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 How was the New Testament created?

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PostSubject: How was the New Testament created?   November 29th 2010, 3:10 pm

The New Testament (NT), as we know it today, did not mystically fall to us from heaven but it was manually developed through a long, arduous and contentious process.

During the first 20 years after Jesus' death, the early Christian Church relied heavily on stories passed on one to another, via word of mouth. They did not place any value on writing these down, possibly because most of them were fairly uneducated and illiterate. Eventually and quite slowly they started to compile collections of Jesus' sayings, however these were still fairly limited in their narrative, and in fact there was no mention of the virgin birth, miracles, crucifixion or the resurrection.

By the mid 1st century. numerous gospels, epistles and other texts started circulating amongst the Christian Churches. First came the Epistles by Paul such as 1 and 2 Thessalonians which are our earliest books from the NT. Gospels such the Gospel of Thomas and the Q were amongst our earliest gospels developed (however, it is important to note that the latter has never been found). Mark was the first to produce a gospel using a specific narrative structure. This structure was later copied by the authors of both Matthew and Luke. Some scholars believe this structure was "borrowed" from Homer's epic which contains a near exact narrative structure. The Gospel of John seems to have been written around 90 AD.

In addition to this we had the Acts of Peter, the Apocalypses of Peter and John, the Book of Barnabas, Hermas, the Gospel of Mary, the Gospels of the Hebrews, Ebionites and the list goes on an on. Below is the listing of the main events in the process which led to the formation of the NT:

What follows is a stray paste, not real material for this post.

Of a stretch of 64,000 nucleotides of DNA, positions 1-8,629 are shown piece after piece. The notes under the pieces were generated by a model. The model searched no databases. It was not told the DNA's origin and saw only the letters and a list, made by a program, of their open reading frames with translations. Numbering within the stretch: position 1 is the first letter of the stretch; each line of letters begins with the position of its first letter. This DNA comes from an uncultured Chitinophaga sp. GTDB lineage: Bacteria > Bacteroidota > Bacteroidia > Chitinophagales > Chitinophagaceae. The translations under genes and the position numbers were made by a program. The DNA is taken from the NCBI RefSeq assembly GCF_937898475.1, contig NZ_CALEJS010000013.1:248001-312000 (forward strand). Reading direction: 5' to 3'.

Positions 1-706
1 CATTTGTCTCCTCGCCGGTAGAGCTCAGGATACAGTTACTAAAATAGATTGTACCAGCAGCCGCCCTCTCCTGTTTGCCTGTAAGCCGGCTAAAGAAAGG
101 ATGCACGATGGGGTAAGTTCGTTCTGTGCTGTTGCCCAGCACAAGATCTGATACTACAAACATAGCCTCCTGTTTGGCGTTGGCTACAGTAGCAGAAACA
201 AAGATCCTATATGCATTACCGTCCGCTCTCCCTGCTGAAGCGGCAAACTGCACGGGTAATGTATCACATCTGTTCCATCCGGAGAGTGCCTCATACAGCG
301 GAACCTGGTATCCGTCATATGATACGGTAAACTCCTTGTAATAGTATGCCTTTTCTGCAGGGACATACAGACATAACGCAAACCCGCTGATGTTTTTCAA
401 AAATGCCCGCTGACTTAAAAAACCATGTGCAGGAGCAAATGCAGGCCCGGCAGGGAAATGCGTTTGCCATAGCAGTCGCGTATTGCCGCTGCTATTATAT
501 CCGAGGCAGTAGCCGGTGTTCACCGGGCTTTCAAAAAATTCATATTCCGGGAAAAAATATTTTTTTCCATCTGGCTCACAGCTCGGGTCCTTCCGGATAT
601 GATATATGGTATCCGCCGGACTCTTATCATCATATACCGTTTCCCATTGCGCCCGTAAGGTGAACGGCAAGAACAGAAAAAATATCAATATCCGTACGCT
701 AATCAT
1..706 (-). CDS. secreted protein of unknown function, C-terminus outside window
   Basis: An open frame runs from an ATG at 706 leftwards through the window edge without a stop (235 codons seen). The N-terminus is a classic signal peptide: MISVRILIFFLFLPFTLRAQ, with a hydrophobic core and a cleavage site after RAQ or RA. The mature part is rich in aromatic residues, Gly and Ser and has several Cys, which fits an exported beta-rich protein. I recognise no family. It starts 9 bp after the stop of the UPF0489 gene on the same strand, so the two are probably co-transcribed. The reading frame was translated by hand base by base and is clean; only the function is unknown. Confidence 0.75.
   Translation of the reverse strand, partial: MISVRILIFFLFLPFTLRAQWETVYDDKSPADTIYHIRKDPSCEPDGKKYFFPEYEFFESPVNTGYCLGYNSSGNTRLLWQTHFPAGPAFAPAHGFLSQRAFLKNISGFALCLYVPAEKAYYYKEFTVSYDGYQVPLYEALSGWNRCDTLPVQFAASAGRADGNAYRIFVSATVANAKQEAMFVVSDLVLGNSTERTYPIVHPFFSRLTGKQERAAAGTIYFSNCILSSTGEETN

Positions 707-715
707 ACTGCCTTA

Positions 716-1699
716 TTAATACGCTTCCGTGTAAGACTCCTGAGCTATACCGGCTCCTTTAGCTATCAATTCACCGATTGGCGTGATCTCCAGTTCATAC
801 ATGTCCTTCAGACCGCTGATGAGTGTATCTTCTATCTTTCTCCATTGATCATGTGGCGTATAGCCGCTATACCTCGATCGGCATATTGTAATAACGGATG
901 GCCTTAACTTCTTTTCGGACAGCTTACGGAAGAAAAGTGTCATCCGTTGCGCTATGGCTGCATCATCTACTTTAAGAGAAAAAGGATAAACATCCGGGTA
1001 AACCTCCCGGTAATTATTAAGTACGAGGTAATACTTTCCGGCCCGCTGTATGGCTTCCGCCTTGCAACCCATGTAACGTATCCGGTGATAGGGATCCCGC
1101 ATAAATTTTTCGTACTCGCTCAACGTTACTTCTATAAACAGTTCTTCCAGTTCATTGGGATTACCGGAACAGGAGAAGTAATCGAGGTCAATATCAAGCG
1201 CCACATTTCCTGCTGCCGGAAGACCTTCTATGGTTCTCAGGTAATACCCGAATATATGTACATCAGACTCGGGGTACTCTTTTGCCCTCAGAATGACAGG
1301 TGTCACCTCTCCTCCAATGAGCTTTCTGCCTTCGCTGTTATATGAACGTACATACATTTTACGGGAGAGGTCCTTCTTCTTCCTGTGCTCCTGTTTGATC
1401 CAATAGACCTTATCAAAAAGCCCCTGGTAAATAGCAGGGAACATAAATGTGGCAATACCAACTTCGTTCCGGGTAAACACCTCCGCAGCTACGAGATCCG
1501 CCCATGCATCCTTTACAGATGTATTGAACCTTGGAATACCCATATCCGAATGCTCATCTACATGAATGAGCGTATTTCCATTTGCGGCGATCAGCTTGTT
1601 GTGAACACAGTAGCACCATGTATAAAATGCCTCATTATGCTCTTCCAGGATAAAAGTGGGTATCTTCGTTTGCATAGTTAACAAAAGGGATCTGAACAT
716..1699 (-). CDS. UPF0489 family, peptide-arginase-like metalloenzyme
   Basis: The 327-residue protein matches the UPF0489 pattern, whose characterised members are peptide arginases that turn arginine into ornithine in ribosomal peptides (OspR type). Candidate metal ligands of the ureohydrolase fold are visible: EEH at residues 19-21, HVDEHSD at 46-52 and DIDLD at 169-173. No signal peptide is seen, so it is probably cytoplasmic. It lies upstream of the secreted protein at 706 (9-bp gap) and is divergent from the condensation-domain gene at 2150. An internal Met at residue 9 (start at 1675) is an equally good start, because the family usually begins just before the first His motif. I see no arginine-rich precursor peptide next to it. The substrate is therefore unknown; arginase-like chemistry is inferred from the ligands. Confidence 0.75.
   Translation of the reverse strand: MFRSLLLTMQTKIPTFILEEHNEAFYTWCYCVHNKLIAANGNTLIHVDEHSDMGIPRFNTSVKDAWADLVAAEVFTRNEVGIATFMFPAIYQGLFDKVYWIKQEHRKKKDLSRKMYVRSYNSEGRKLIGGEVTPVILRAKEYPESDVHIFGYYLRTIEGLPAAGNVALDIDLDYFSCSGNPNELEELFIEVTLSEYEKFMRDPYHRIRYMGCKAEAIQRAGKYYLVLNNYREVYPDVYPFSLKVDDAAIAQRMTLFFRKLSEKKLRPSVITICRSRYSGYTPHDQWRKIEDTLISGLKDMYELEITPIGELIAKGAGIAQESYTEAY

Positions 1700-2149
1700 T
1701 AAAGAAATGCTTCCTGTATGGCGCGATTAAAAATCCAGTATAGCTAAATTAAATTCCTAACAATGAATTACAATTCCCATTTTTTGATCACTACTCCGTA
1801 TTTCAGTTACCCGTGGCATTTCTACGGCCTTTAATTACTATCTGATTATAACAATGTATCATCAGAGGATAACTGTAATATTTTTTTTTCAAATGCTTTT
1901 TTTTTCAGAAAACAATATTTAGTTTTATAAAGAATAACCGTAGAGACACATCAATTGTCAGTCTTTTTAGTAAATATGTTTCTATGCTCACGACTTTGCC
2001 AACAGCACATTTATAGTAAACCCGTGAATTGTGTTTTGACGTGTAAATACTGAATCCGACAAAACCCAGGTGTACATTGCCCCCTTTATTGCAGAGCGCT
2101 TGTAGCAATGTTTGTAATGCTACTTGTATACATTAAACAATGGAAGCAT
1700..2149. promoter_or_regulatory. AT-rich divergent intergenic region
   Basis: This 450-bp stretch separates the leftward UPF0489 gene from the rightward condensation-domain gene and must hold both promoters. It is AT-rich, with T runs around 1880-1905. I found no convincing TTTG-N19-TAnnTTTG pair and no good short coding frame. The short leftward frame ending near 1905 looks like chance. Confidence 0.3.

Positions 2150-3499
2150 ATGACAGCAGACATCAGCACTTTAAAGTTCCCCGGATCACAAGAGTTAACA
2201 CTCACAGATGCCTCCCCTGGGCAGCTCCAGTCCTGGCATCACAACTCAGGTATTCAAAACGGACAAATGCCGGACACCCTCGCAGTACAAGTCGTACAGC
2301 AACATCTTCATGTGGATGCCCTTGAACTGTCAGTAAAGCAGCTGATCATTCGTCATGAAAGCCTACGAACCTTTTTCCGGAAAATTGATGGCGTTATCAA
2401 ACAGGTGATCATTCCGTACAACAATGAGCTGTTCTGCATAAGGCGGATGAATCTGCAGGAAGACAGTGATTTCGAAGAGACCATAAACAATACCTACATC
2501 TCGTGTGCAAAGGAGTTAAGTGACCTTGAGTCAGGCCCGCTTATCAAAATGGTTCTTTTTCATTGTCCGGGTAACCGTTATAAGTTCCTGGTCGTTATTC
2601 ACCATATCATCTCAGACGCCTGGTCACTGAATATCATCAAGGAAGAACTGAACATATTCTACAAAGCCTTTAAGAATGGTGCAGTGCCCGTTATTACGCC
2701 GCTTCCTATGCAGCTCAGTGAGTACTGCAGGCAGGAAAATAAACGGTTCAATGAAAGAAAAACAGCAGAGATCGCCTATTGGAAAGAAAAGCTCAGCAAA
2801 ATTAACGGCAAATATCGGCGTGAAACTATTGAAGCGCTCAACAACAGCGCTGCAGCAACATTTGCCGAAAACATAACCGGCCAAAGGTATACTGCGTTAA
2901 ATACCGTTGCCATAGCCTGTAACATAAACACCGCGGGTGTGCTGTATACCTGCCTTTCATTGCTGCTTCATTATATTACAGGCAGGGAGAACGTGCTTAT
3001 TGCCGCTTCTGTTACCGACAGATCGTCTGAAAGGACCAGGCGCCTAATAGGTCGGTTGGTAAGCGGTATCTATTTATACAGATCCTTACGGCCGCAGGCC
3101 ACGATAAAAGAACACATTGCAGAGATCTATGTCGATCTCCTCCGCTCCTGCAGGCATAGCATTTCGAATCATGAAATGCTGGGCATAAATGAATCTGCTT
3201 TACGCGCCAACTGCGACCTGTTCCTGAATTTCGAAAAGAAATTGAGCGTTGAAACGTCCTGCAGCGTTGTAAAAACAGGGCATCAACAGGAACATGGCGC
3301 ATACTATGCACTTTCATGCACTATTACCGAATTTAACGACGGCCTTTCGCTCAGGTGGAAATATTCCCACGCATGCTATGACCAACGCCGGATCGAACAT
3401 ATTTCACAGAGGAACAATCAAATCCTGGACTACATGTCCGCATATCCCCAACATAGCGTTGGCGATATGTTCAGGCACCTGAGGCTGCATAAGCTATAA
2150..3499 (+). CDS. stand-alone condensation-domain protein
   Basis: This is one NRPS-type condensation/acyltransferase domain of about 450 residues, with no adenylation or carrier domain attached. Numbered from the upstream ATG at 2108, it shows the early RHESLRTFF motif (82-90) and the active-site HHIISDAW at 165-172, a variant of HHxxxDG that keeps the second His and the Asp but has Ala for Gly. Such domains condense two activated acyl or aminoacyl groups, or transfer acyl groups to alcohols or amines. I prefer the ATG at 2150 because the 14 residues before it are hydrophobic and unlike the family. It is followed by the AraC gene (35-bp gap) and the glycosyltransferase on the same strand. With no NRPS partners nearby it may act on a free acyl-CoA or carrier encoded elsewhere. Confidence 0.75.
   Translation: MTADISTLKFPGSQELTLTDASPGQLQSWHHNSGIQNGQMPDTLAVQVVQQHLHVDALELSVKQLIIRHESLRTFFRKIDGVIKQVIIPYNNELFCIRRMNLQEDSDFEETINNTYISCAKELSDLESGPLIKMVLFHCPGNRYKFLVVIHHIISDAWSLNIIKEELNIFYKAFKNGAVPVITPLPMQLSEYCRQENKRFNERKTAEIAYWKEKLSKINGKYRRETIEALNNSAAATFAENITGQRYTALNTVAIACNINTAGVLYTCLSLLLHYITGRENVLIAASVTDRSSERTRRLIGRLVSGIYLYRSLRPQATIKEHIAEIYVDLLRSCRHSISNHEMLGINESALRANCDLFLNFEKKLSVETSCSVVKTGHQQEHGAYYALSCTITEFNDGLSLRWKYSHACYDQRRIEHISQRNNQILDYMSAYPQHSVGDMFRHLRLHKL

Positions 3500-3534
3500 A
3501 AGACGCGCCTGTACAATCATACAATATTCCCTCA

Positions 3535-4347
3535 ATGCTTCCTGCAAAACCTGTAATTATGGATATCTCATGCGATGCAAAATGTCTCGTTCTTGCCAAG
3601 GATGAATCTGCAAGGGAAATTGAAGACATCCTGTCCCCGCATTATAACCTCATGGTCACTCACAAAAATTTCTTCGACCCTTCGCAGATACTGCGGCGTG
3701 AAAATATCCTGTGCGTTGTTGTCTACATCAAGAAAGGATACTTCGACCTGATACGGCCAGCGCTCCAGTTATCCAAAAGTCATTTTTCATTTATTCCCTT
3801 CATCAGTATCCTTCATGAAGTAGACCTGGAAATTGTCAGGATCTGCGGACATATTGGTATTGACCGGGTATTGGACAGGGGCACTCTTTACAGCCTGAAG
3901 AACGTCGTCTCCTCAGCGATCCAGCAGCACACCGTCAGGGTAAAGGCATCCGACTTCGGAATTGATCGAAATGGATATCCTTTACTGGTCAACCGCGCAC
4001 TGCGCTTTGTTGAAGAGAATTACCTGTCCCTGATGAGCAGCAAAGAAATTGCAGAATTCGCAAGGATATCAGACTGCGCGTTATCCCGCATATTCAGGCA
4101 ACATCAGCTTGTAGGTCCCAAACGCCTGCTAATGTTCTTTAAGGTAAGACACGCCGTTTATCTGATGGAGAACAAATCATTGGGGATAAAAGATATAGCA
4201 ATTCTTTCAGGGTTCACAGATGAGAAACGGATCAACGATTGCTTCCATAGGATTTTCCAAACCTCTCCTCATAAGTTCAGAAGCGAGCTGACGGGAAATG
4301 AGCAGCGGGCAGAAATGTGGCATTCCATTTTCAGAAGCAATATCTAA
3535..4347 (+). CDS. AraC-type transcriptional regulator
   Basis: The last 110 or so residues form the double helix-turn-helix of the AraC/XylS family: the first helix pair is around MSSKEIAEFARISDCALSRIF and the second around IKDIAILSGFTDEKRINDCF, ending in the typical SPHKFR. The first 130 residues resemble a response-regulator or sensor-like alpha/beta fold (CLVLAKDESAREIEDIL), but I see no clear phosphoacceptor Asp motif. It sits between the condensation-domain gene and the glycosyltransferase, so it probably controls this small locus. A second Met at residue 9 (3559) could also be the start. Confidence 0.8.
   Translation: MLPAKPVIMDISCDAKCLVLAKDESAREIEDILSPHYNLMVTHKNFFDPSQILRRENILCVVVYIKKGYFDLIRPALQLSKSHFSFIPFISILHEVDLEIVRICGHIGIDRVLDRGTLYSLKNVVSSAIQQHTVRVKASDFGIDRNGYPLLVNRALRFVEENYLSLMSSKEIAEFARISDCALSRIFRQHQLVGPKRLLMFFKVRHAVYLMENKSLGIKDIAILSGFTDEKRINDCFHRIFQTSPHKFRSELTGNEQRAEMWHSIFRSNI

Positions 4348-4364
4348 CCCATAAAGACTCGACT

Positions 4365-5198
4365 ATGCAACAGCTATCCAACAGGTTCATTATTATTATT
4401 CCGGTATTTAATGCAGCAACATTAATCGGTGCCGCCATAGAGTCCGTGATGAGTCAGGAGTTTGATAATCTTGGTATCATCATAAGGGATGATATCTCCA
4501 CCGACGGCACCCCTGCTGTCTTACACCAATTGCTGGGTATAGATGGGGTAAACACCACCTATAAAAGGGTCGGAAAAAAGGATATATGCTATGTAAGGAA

- 95 CE: 1Clement is written by the church father Clement. He quotes sayings by Jesus that are not in any of the gospels found since. He makes references to Paul's letters but never mentions any actual written gospels, which indicates that these were not well known or distributed at this stage. Clement also only refers to Paul's letters as wise council and reserves the use of the word "scriptures" for the Old Testament only.

- 110 CE: The Didache is written by the Orthodox Church fathers, quoting the Gospel of Matthew (it refers to it as "The Gospel of Jesus"), and direct extracts from the Old Testament. The church fathers Origen, Clement of Alexandria and the churches in Egypt considered the Didache to be inspired scripture.

- 110 - 140 CE: Papias writes down his collection of sayings. He did not trust any of the gospels nor the epistles but decided to rely on oral tradition (stories told in the marketplace). Some of his quotations do indeed seem to come from some form of Matthew and Mark, but he never attributes these to the gospels themselves. Some of his claims have a sense of Baron Munchausen about them such as when he explains how Judas' head swells to become “wider than the width of a wagon trail so that his eyes were lost in the flesh,” and that the place where he died “maintained a stench so bad that no one, even to his own day, would go near it.” At the very least, this serves as an indication of the nature of the stories being circulated at this time. Papias also noted that the author of Mark was a young secretary of Peter, who had never met or seen Jesus himself. Once again we don't know how reliable this is, however Eusebius used this source to repeat the claim about Markan authorship.

- 100 - 154 CE: The book of Hermas is written by a man who, supposedly, had known Paul (Romans 16:14). The early church so revered this work that they included it in what they considered to be inspired scripture. The book of Hermas was considered inspired scripture even as late as the 4th century.